Frequency

Abundant
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Life History and Behavior

Cyclicity

Flower/Fruit

Fl. Per.: Throughout the year.
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Molecular Biology and Genetics

Molecular Biology

Chemistry

Unripe fruit contains belladone alkaloids causing intoxication in children, and lantadenes A and B (triterpenic acids) causing gastrointestinal or liver problems and photosensitivity. Lantana poisoning in an animal may damage its liver, gall bladder, and kidneys. Seed-oil is anthelmintic. Leaf contains lantanine.

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Barcode data: Lantana camara

The following is a representative barcode sequence, the centroid of all available sequences for this species.


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Statistics of barcoding coverage: Lantana camara

Barcode of Life Data Systems (BOLDS) Stats
Public Records: 11
Specimens with Barcodes: 56
Species With Barcodes: 1
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Conservation

Conservation Status

National NatureServe Conservation Status

United States

Rounded National Status Rank: NNA - Not Applicable

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NatureServe Conservation Status

Rounded Global Status Rank: G5 - Secure

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Relevance to Humans and Ecosystems

Benefits

Whole plant: Plant is boiled, and the water drunk as an anti-tuberculosis, by the Guyana Patamona. Plant is boiled with water and used for an herbal bath and for washing the skin as treatment for chicken pox or for measles, by the Guyana Patamona. Plant is boiled and the water used as an anti-pruritic, by the Guyana Patamona. Root: Root is boiled with water and drunk as an anti-asthmatic, by the Guyana Patamona.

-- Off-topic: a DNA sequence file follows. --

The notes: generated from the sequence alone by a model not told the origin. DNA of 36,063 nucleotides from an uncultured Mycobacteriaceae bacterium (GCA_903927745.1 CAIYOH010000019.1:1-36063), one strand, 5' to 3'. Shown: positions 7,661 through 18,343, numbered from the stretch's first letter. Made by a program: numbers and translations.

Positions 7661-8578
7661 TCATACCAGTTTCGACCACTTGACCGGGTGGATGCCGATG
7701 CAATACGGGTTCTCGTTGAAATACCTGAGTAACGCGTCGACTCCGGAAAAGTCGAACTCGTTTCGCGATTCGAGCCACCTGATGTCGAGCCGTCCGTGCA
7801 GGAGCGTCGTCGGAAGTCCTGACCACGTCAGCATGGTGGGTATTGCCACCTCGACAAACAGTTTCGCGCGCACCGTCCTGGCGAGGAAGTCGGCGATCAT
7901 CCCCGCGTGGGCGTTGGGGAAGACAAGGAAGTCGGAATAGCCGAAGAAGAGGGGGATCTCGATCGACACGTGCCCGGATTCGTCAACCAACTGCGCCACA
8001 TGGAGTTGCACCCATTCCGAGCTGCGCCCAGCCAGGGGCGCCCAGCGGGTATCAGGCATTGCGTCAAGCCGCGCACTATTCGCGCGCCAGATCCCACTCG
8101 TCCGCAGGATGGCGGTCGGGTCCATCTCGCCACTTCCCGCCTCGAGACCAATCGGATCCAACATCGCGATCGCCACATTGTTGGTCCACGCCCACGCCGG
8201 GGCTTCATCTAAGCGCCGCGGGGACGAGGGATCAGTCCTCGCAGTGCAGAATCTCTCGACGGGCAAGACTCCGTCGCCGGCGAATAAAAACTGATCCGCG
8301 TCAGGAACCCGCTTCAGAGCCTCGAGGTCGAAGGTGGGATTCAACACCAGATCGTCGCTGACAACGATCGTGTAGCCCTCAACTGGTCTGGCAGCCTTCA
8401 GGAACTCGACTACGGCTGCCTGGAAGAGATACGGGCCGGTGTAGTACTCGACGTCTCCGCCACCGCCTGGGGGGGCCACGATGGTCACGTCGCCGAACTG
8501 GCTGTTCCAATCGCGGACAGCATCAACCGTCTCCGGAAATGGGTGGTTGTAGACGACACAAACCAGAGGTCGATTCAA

Leaf: Leaf is used for a calmative, stimulant, insecticide, febrifuge, pectoral and grippe remedy; mixed with leaves of Hedychium coronarium as a febrifuge; a decoction, bath or infusion as a febrifuge specifically for children. Mixed with leaves of Cymbopogon citratus in a tea to treat colds, hypertension and malarial fever. Vulnerary; sudorific tea from leaves is slightly bitter, cephalic and carminative; fortifying bath is prepared from cooled and boiled leaves. Decoction of leaves is injected for inflammations of the uterus. In a preparation inhaled for asthma. Leaves ingested for colic. In remedies for scabies, skin rashes, swellings, contusions, stomach pain, rheumatism, antiseptic on cuts, and in Surinam Saramaccan herbal baths. Leaves are boiled, and the water drunk as an anti-asthmatic, anti-malarial, anti-pyretic and as a treatment for whooping cough or for back pain, by the Guyana Patamona. Leaves are boiled, and the water used for washing the skin as a treatment for cold sweat or the water drunk for treating colds or coughs, by the Guyana Patamona. Macerated leaves are boiled with water and used for treating “bush yaws” and sores, by the Guyana Patamona. Leaf and Flower: In Guyana, a bitter tea made from the leaves and buds is used for treating influenza, and to cleanse the blood. Infusion with honey and tafia for coughs and pains. Used for coughs and colds, hemorrhage, and treating sores in NW Guyana. Part unspecified: Used as an anti-malarial by Amerindians at Kurupukari, Guyana.